Recently, the developers over at NimbleBit allowed folks to check out a Release Candidate version of their newest game, Bit City. I was afforded the opportunity to download a copy of the near finished title, scheduled for release next month, and see what exactly the house behind freemium hits like Tiny Tower, Pocket Trains and Capitals (among many others) has been working on. Suffice to say, like many of its previous titles, I have no doubt that Bit City has the formula necessary to capture the attention of a wide variety of gamers with a basic, yet enjoyable freemium experience.
If you’ve seen the many screenshots that NimbleBit devs have posted on Twitter regarding Bit City, you might think that it’s a city simulator in the vein of SimCity. While it has some superficial similarities in terms of zoning and building structures, it’s actually far more closer to a traditional ‘clicker’ style game than anything else. Bit City is a scenario-based game that has you building a city with the goal of meeting a certain population. Hit that population, and you’re allowed to continue improving your city or move on to the next level, which has a different town layout, more plots of land to build on, and, on occasion, new transportation options to build.
The reason Bit City is closer to a clicker than anything else is because the game places a high emphasis on earning money and an exponential increase in costs of building new plots of land the closer you get to meeting your population goals. Each city has a pre-determined number of plots of land, with each either being small plots or large plots. Also, each plot will grant you a pre-determined number of residences the moment you build upon it. Each plot you build upon also provides you with a steady stream of income on a per second basis. In addition to simply building an initial building, you can ‘rebuild’ on that same plot of land, which increases the level of the plot and grants you more coins per second. Rebuilding is free and simply takes time to complete so you always want to make sure your build timers are active.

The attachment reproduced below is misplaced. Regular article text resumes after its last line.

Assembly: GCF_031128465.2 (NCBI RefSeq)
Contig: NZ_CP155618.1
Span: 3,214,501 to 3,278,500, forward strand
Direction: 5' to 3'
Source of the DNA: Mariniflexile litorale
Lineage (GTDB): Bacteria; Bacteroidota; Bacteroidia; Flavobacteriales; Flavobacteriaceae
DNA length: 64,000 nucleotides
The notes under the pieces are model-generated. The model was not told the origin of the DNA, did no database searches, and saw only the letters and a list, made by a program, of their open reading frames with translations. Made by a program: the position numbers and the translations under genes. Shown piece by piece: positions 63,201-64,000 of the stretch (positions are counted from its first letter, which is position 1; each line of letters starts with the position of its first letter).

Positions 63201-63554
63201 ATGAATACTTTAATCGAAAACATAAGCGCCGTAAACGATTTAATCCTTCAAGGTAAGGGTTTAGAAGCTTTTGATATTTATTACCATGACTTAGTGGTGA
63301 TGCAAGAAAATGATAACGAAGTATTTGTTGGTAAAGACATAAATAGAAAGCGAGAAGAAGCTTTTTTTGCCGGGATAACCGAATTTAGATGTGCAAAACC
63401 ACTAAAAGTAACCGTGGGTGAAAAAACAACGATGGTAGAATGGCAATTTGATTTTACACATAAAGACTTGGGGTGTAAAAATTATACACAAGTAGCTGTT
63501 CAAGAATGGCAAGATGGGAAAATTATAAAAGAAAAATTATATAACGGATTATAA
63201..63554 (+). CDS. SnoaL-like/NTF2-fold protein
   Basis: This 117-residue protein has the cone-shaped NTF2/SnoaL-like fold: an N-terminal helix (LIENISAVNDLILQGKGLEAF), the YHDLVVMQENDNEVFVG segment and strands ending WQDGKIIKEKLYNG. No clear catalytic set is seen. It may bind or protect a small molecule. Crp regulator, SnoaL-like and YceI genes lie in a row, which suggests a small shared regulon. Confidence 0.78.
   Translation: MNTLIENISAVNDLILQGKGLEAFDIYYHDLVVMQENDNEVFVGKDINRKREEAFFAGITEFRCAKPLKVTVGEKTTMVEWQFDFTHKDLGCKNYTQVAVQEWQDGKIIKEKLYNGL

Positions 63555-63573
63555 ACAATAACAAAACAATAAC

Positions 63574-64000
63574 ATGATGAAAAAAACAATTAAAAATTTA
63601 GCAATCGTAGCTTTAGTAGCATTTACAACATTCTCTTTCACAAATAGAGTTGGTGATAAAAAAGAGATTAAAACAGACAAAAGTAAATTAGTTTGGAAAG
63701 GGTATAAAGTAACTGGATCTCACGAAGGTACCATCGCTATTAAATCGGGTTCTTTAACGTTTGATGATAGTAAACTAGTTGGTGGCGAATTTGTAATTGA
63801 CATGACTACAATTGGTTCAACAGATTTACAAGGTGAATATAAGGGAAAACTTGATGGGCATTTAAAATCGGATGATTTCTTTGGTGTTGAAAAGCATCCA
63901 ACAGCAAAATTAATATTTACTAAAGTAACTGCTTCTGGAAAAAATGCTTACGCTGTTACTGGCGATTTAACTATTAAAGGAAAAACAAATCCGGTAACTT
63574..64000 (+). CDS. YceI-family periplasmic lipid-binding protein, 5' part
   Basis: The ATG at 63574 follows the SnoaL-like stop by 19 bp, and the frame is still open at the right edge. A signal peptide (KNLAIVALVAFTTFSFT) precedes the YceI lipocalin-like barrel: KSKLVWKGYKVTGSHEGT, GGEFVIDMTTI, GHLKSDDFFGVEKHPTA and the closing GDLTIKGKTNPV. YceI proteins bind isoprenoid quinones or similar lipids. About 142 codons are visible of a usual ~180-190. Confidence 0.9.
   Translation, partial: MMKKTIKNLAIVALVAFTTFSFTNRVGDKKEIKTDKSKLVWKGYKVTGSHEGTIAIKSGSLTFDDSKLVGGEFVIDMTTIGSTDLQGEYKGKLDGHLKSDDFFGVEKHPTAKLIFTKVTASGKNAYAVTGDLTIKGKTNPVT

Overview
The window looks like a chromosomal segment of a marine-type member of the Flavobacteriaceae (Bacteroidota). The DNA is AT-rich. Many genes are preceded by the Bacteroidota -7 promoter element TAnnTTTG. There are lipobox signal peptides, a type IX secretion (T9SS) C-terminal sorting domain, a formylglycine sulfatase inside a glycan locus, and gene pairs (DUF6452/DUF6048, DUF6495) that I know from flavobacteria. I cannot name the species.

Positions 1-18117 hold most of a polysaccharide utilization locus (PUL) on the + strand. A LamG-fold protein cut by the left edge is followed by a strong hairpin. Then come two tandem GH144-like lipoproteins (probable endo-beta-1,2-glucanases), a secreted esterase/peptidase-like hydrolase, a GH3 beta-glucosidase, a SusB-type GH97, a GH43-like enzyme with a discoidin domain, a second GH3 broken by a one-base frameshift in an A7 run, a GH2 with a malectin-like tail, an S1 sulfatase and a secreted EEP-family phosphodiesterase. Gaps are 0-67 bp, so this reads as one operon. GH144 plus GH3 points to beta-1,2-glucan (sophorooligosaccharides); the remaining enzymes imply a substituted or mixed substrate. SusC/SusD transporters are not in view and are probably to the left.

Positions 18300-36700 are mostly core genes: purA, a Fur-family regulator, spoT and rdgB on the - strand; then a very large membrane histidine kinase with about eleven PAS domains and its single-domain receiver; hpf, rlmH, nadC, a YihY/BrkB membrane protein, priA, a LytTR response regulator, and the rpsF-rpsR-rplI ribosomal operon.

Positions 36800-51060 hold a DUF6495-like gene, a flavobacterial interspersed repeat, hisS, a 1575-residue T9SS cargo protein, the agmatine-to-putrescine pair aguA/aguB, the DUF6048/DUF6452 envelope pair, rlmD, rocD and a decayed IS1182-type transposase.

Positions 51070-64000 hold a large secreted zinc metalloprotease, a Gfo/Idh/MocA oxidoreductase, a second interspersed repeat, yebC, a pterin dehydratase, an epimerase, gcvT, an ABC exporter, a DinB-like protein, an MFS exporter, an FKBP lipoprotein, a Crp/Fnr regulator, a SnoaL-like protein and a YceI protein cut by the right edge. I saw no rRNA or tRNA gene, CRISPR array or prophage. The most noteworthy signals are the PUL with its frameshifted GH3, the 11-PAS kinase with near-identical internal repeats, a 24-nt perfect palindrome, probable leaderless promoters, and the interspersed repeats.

Players can choose from one of three “zones” when building which are mostly superficial in nature (except for the demand mechanics mentioned below). There are also vehicle garages that let players spend some coin to launch vehicles onto the map, which eventually provide a steady stream of income but can also reward higher coin drops as well as Bux by tapping on them. Otherwise, the game places a heavy emphasis on continually building up your coin earnings via rebuilds and earning extra cash with the vehicles.
While it’s a basic game, there’s a decent amount of strategy involved in some of the ancillary elements of Bit City. For example, each city has a Government Building which offers you a large amount of upgrades you can pursue for coin costs that also rise exponentially (similar to the price of each plot of land). These upgrades range from increasing the raw earning potential of your buildings, to automatically upgrading plots every few seconds, to even increasing the bonus payout of vehicles. In addition, there is a basic ‘demand’ hierarchy that decreases the earning potential of business types that have been overbuilt (thus, in general you want to strive for balance across all three types of zones).
In addition to the Government upgrades (which go away each time you advance to a new city) there are a plethora of permanent upgrades that will apply to all your cities that require Bux (the now ubiquitous NimbleBit take on premium currency). As in previous games, Bux are earned at a decent pace in-game, but there’s always the option to shell out cash if you really want to get to those permanent upgrades quicker. Add in special buildings that you buy (which, if built, have a much higher earning potential than others), an interesting “Pension Pig” IAP (pay a few bucks and you immediately earn all the premium currency that’s been slowly building in the pig for each upgrade you take in the game) and a “Prestige” option that resets you back to the first city but you get to keep all your Bux and permanent upgrades and it’s obvious NimbleBit has taken great care to keep folks coming back and playing an otherwise fairly simple game.
Based on what I’ve seen so far, Bit City has done an amazing job with creating an environment that wants you to continually come back and make that earning potential skyrocket. Upgrades that may have seemed impossible an hour ago can be purchased several times over once you get the multipliers going. There’s also a fun hidden game that can be done in the sense that if you build a structure you like, you can ‘tag’ it as a historical building, meaning that you can continue rebuild and upgrade it but its appearance will never change. Thus, you can in theory create your perfect community with enough patience and luck without it really impacting the main goal of the game (which is to make more money and build on more plots of land). There is a strong sense of perpetual and meaningful progression, which is imperative for a clicker game. These types of games don’t typically hook me in, so I have to give Bit City credit for doing so.
As we mentioned before, Bit City will launch sometime in March. Meanwhile, check back with us later as we get closer to launch.